|Accuracy||A key part of the consideration should be about the accuracy of the service. We recommend you do user tests. Also check that the service can process poor quality images – e.g. those with glare and shadow.|
|Data output||Apart from the above, it is important to understand the data that the service provider is returning to you. If you are getting a rich set of user data and error codes, you could automate your verification process to make it more efficient and provide a much better customer experience.Ease of use|
|Ease of use||Immerse yourself in the customer experience and check that it meets your expectations.|
|Storing of personal data||Check what happens to your customers’ PII and to what extent it complies with GDPR. If the service provider is retaining your customer information, check the reasons why and establish who has ultimate ownership.|
|Service flexibility||Verify how easy is it to get started? Understand whether the offering is via API or standalone service or both. Check whether it can be white-labelled and whether you can change the workflow to meet your own precise requirements. What specific help can they offer to enable you get up and running as quickly as possible?|
|Response times||Understand the response times versus quality of output and determine what matters to you more.|
|Device compatibility||Determine the range of devices that the service works on.|
|Costs||Establish all the costs that will be incurred including set-up and any customisation fees. Check the verification costs and how they vary with volume. If pre-pay, find out how long the verifications are valid and whether there are any minimum monthly commitments. If you making comparisons, make sure that it like for like.|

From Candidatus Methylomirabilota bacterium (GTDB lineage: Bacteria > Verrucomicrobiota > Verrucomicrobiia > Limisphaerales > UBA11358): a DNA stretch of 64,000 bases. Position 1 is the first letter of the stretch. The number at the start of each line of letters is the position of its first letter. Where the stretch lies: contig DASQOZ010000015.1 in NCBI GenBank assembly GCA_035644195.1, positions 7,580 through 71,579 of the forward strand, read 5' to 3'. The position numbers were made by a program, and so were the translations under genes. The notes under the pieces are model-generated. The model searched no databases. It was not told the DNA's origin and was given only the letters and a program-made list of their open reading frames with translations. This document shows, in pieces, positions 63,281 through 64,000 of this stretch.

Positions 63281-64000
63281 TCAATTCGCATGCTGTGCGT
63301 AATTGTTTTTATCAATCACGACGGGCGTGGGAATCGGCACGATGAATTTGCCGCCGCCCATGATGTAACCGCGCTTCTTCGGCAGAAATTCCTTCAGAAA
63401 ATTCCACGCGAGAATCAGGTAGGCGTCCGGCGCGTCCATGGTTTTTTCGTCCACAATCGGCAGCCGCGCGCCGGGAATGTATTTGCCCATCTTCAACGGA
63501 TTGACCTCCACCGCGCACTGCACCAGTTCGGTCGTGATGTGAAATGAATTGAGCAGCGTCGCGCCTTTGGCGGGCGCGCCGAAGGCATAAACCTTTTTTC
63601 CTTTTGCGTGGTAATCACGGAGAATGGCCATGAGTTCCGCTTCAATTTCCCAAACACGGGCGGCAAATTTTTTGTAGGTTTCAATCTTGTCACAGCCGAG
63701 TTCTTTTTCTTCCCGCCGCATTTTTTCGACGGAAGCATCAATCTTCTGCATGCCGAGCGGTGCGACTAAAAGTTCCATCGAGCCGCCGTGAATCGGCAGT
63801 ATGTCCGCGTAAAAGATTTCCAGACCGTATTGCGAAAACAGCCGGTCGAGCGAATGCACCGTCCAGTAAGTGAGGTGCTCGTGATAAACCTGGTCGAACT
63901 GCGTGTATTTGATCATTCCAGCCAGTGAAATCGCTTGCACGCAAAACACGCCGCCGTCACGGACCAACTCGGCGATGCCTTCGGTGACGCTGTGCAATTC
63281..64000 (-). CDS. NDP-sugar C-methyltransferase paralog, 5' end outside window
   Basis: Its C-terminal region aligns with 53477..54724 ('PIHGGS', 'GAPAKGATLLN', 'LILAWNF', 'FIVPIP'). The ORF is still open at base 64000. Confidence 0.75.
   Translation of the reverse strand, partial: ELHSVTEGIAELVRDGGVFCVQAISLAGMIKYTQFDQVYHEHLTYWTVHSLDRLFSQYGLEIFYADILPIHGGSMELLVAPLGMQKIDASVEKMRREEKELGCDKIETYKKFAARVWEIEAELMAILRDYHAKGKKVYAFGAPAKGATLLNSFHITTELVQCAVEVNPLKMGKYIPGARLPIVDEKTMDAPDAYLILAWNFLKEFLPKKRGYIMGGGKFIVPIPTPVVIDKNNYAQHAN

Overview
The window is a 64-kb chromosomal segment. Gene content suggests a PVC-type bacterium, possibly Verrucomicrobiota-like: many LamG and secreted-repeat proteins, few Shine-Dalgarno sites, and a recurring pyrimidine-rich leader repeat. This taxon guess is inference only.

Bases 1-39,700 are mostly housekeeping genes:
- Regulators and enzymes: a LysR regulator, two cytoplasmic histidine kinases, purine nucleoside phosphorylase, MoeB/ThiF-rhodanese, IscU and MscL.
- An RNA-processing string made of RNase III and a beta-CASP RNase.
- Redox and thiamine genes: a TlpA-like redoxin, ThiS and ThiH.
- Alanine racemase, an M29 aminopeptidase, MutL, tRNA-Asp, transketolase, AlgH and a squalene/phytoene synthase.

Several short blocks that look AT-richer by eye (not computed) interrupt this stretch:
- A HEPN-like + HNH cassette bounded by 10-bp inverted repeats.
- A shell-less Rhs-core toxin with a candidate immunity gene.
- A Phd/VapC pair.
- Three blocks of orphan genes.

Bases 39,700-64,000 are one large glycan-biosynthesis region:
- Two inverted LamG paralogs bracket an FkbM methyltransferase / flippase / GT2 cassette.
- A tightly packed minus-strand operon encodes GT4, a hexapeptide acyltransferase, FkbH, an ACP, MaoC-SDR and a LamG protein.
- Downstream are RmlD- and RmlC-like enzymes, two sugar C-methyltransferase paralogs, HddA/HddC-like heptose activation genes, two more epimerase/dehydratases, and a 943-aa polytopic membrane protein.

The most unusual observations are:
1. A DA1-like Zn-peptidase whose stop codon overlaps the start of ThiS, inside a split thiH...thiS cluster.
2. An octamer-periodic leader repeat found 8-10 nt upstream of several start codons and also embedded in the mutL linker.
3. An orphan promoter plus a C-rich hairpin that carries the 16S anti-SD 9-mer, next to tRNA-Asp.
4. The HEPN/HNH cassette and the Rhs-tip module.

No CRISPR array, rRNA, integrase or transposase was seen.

In this document we have outlined the key factors in successfully selecting a remote identity verification provider. At the outset, it is important to understand what you are looking for. Do you want to verify documents or individuals? Will you use your own interface or that of the provider? Will it be web based or work via your own apps? Are your volumes growing, stable or unpredictable? Will it complement an existing process? Does the service need to be flexible and can it be configured to meet your specific requirements?
Regulations and requirements are always changing. It is important to pick a provider with the flexibility to adapt to a changing market-place. Make sure that they will meet your KYC needs both now and as your business evolves, whilst not compromising the overall customer experience.
A good provider should offer a multi-factor approach and carry out a number of checks designed to make it hard for a fraudster to defeat all of them. Some vendors will make exaggerated claims about the extent to which a specific feature, for example, can analyse part of a document. It is important to establish the real value of what is being offered and how effective it is irrespective of the quality of the image you receive. Ultimately, your chosen partner should provide a seamless customer experience whilst being able to thwart the majority of fraudsters via a layered approach that will prevent the vast majority of attacks. That way you will avoid introducing friction during customer onboarding as well as potential barriers to growth.